Just down the road from the Mayflower II is the Plimouth Plantation, the spot Pilgrims settled at in 1620. During the first winter more than half of the passengers died from the harsh winter and spread of disease. Without the guidance of the Native Wampanoag Tribe that number could have been even higher. They showed survivors how to plant crops and live on the land. The Pilgrims cheersed their first harvest by setting aside a day that has become known as Thanksgiving. This day connects every American to the rough voyage and conditions the Pilgrims trekked through.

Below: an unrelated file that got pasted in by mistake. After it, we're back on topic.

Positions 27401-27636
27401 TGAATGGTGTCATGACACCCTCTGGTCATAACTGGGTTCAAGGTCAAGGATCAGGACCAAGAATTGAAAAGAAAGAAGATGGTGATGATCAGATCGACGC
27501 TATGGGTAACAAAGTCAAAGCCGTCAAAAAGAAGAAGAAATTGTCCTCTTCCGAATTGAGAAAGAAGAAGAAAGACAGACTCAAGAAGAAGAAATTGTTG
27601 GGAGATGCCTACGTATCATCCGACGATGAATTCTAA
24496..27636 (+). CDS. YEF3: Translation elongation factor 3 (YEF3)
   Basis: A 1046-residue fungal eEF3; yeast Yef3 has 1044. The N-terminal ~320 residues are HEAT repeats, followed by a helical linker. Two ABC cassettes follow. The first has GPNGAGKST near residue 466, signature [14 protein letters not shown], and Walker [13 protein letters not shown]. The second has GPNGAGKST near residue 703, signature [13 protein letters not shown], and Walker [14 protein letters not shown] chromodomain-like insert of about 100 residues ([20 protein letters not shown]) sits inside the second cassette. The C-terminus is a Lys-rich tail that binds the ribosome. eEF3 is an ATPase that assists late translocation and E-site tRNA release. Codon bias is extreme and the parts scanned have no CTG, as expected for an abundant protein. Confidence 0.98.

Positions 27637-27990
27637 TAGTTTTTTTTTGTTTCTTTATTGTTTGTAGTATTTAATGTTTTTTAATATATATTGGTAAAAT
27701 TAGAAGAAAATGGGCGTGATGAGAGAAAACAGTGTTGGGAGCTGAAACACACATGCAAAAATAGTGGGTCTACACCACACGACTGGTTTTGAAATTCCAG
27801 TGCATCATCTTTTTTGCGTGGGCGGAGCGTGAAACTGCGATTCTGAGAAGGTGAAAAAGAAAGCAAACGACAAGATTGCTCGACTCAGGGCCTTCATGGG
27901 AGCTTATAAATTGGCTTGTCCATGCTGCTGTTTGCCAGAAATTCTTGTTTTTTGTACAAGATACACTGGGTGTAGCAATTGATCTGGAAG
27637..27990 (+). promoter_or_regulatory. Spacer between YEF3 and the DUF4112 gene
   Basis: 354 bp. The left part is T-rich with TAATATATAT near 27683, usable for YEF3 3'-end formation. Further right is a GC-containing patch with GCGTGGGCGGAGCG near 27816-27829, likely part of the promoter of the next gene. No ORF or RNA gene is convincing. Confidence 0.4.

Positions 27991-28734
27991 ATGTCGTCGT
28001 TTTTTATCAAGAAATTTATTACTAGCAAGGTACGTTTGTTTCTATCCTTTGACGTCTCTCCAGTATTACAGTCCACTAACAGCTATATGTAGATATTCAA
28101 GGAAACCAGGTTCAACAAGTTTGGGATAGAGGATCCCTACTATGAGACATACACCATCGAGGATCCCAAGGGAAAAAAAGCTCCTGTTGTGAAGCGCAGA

The Plimoth Plantation recreates what life was like for Pilgrims and the native tribe in the 17th century. Native Americans answer questions about what their ancestors ate, where they slept and how they maximized land. At the next site, Pilgrims in period clothing talk about how they built and heated their homes, what they cooked and what prompted them to start a government in their village. You will learn the challenges each faced, the struggles with each other and get to know the artistic sides to each.
Both the Plimouth Plantation and Mayflower II are in Plymouth Massachusetts, 40 miles from Boston.